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Paradigm Shift Needed For Beleaguered Hog Industry

For the past two years, Perry Mohr encouraged financially battered hog producers attending the Manitoba Pork Marketing Co-op’s fall district meetings to hang in there – things would be better by spring.

And this year?

“It’s one of the possible outcomes,” was all the co-op’s CEO would say.

Mohr is nothing, if not a realist. A long-awaited market recovery has retreated until at least the spring of 2010. A hoped-for price rally this summer evaporated amid negative consumer perceptions about pork because of the so-called swine flu. Producers have been losing money on the hogs they sell for three straight years.

There’s still no end in sight to the financial losses. A robust Canadian dollar continues to erode producers’ profitability and equity. The U. S. country-of-origin labelling (COOL) rule limits live swine sales to Canada’s biggest customer. Feed prices, although moderating lately, continue high. Producers everywhere are floundering in a sea of debt.

So when Mohr spoke before last week’s producer meeting, with attendance barely half of what it would have been a few years back, he made a radical statement.

“We need to do things differently in order for the results to change,” he said. “All I’m saying is, we need to change our strategy as producers.”

But how?

To illustrate, Mohr took producers on a trip down memory lane.

Hog production in Manitoba exploded throughout the 1990s, aided largely by a weak Canadian dollar which encouraged exports. Much of the growth came from farrow-to-wean operations built expressly to sell to the U. S.

Governments and industry cheered producers on, promising an insatiable foreign appetite for Canadian pork.

All fundamentals appeared strong. Cheap feed gave Manitoba a competitive cost advantage. A high health status made Manitoba pigs attractive to U. S. buyers. Lenders, promising annual returns of up to 25 per cent, practically threw money at the industry. Worldclass packing plants opened in Western Canada. A few speed bumps along the way were short lived. Profits were good, and so was life.

But around 2005, the loonie began to soar, coinciding with a steady drop in market prices. Oil prices went crazy. A food-to-fuel policy pushed feed costs skyward. Implementation of the COOL rule began limiting exports. Excess U. S. pork supplies further depressed Canadian prices.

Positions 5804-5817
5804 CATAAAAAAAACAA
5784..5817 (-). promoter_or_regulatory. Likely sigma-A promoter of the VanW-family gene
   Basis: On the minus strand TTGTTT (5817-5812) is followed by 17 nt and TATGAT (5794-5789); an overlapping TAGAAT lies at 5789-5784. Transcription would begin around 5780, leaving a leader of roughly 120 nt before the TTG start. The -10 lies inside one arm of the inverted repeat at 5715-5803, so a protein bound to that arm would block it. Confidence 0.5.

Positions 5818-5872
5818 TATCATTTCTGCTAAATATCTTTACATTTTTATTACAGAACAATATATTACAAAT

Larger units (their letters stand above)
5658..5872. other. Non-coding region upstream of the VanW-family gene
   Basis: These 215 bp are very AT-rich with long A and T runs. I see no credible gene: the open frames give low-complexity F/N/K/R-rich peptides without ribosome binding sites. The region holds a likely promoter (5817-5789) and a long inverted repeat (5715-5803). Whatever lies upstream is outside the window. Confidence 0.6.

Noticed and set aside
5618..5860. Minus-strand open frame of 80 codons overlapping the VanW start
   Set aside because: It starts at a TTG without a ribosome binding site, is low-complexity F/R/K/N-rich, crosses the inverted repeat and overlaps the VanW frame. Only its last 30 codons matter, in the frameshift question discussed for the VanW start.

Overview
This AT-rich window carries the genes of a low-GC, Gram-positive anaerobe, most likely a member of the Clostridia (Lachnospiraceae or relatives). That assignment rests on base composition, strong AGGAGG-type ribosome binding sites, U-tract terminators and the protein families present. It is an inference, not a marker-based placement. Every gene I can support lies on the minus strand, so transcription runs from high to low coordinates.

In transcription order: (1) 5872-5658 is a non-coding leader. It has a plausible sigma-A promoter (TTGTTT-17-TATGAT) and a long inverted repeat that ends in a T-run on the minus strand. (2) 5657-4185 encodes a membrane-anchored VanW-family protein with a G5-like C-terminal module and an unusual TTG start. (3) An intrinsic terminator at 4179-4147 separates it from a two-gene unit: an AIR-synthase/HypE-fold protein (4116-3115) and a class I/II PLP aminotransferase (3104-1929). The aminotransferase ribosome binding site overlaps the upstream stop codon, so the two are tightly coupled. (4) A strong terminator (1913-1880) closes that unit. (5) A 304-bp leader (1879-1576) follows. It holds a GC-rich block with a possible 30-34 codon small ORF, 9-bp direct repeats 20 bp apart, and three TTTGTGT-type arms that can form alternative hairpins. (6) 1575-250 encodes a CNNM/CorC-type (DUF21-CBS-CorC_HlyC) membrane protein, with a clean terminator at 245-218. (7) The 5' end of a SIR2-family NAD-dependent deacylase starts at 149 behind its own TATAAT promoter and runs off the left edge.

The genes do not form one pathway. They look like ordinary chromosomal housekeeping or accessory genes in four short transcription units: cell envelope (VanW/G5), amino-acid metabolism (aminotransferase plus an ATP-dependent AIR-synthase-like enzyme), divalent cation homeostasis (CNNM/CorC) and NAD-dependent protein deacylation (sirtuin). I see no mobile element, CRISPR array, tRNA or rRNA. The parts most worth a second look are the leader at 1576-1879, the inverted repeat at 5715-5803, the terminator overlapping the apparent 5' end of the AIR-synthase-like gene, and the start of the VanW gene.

Today, although Canadian hog supplies are down 18 per cent, the erosion in producer equity continues. A wave of liquidation in 2008 saw many small producers leave the industry. Now a second wave is underway, aided by a government buyout program. The industry is at a crossroads because the ground has shifted under producers’ feet, Mohr told the meeting.

“The fundamentals of producing hogs in Canada are not the same today as they were in the ’90s,” he said.

Smaller producers are gone. So is a weak dollar to enhance producers’ revenues. Stable, predictable feed prices, unlimited access to the U. S. market and the notion of an integrated North American pork industry – all gone, too.

What will fix the industry? Mohr offered two solutions: a lot more demand or a lot less supply. He threw out a few ideas to support the second one.

Pork producers could work collectively to lower production and reduce supply. But that wouldn’t mean supply management. Because Canada exports over half its production, the industry would have to downsize by 63 per cent to satisfy domestic demand only, Mohr said.

The producers best equipped to weather the current storm are the ones owning their own land and growing their own grain. Mohr offered a “land-based production model” as the most sustainable one.

He also suggested a made-in-Canada price for hogs instead of the current formula, which is basically a U. S. price minus freight. This, said Mohr, would allow the industry to hedge currency for longer periods and reduce reliance on the U. S. market.

“The end result of the changes should produce a sustainable business model free of support from government programs,” he concluded.

In the meantime, there are some reasons for optimism, said Tyler Fulton, the co-op’s risk management director.

Fulton said U. S. consumer demand for pork is up nearly four per cent and more pork is moving domestically than in the previous year. [email protected]publishing.com

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